Positive Contributions Equal a Brighter Day
Have you ever met that person who enters a room and is instantly likable? Someone who has a positive comment to make about everything she sees? Think of the type of person who will brighten up a room just by being in it. That person brings a smile to other people's faces, often a reflection of her own. It does not take much of an intellectual leap to understand why we want a person like that around. But how do we become that person for others, or even for ourselves?
Fighting back the negative emotions
As a lung cancer patient, I have had plenty of people ask me how I keep a positive attitude. My answer is that I don't, certainly not always. I am human, after all, and that means I suffer from a range of moods influenced both internally and externally. My medication has messed with my hormones, deprived me of sleep, created dozens of new types of pain that I never imagined for myself, and has left me feeling sick and gloomy on otherwise beautiful days. Sometimes, I am simply grumpy and tired or even angry. For a while, I was in danger of alienating my own daughter because of my quick, steroid-induced temper that made my eyes look crazy and my neck throb with rage.
Reading emotional energy
But it was not just cutting back on the steroids that helped reverse that ship before it collided with the impending iceberg. I knew I didn't want to sink my relationships, and I knew that the forces affecting me were not representative of who I was or wanted to be. So I focused on being mindful as much as possible, of being in the moment enough to appreciate what was going on there.
When I walk into a room, I don't want to see the energy level drop. It is never easy to enter a social space and watch expressions change from casual joy to pity or sorrow. But I have seen that, too often. Even when greeted with hopeful smiles, there has been something else behind the eyes that says, "poor you." And that sentiment transfers, as readily as anger or love.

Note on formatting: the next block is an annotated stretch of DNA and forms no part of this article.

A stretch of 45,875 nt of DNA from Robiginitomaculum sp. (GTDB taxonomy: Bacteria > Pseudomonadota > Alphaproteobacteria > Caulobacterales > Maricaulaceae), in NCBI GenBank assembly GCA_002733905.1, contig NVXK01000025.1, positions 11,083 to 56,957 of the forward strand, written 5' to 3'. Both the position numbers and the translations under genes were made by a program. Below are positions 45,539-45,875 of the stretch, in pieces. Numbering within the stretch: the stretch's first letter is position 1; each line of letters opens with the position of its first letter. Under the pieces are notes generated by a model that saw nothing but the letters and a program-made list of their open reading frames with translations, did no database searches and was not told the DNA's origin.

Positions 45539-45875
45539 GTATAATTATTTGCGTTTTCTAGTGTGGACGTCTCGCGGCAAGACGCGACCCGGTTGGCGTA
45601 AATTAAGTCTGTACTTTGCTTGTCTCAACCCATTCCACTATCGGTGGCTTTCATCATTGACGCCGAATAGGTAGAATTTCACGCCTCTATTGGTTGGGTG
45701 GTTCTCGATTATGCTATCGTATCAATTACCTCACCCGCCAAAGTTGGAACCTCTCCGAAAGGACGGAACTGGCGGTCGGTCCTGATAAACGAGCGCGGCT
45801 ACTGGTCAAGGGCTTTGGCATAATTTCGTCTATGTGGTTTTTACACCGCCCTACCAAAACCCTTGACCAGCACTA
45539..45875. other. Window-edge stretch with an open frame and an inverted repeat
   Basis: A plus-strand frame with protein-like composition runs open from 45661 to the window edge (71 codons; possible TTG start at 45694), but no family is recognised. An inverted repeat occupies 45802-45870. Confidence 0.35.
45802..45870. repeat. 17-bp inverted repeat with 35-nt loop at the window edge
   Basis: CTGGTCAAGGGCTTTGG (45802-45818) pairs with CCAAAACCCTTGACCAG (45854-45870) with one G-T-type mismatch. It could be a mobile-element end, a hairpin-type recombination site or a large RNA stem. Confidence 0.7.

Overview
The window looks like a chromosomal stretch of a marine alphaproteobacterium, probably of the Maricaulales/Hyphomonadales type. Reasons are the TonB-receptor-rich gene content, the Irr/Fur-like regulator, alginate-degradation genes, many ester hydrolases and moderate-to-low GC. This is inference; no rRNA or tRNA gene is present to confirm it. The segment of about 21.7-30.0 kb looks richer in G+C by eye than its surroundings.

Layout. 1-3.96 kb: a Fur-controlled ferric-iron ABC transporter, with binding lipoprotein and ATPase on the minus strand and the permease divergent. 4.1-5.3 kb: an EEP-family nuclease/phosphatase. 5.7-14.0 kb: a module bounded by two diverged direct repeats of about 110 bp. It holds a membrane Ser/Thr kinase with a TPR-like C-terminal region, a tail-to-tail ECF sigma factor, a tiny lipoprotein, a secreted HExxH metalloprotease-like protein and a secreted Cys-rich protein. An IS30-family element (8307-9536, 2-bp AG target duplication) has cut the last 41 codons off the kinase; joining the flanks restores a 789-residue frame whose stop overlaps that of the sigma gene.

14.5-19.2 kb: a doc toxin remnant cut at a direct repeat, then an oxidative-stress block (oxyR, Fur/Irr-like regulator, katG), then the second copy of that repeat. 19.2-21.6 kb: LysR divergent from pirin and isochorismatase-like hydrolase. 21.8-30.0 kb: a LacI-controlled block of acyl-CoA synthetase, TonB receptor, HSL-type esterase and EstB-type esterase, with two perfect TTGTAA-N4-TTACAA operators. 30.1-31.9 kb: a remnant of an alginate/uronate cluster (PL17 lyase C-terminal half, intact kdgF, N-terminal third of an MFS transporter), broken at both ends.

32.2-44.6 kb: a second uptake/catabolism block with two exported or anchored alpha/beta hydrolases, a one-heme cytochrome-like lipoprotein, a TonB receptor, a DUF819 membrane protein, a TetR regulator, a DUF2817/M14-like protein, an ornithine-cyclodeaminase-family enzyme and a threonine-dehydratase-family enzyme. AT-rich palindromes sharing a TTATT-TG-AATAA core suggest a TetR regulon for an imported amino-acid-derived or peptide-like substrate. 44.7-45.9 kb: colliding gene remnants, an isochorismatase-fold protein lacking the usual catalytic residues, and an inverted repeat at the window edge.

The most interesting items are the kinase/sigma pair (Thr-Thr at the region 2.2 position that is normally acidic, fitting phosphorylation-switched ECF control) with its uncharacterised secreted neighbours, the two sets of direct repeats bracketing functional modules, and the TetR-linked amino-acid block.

There is nothing mystical about this "emotional energy" between people. We are programmed to pick up on cues, evolutionally imprinted from primal fight or flight instincts. Our brains developed with an ingrained need for narratives to drive our understanding of the world. As such, we have the power to create our own stories and affect others by how we express them.
If we think of our own emotional states as one side of an infinity mirror, but project the image of whomever we interact with into the glass instead of our own recurring face, it may be possible to visualize how a mood can be reflected and transferred. Or think of it this way: be the light you wish to shine, and it will illuminate those around you.
A presence for good
Of course, sometimes another person's emotions will be bigger than yours, and in those cases, it simply takes resolve to maintain your commitment. As a cancer patient, I long ago came to the conclusion that my quality of life is tied to the positive contributions that I am able to make in the world. If my presence can brighten a room, even that small change to other people's lives makes a difference to my own. And when I am feeling down or defeated and another person brightens the room I am in, it reminds me of why I love being a part of this life.
Editor’s Note: We are extremely saddened to say that on October 21, 2018, Jeffrey Poehlmann passed away. Jeffrey’s advocacy efforts and writing continue to reach many. He will be deeply missed.
Where have you found the most support during your lung cancer journey?